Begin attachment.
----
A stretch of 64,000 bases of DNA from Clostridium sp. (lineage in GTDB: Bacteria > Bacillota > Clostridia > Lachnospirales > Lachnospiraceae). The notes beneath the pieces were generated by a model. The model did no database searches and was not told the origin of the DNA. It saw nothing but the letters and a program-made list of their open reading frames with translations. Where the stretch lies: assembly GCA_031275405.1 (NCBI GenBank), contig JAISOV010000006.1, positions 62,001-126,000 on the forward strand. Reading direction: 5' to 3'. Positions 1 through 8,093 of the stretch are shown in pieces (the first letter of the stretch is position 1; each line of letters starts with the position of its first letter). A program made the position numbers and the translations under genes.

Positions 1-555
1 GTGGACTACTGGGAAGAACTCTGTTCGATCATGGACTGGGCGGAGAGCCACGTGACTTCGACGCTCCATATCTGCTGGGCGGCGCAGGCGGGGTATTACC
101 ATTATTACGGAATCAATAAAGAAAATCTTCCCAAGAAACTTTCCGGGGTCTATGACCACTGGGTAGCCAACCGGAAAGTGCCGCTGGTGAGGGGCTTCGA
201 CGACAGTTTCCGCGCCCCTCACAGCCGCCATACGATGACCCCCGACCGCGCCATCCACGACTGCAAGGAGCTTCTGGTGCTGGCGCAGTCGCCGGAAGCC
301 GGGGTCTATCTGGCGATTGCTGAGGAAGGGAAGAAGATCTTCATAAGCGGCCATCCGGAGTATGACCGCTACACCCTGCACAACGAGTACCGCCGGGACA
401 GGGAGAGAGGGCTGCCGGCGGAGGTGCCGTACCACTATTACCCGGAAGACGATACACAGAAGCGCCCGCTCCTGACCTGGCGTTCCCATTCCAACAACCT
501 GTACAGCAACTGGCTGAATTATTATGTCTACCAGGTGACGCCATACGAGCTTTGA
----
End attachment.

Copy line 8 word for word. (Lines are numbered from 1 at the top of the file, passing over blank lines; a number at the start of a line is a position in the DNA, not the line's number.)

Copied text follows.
501 GTACAGCAACTGGCTGAATTATTATGTCTACCAGGTGACGCCATACGAGCTTTGA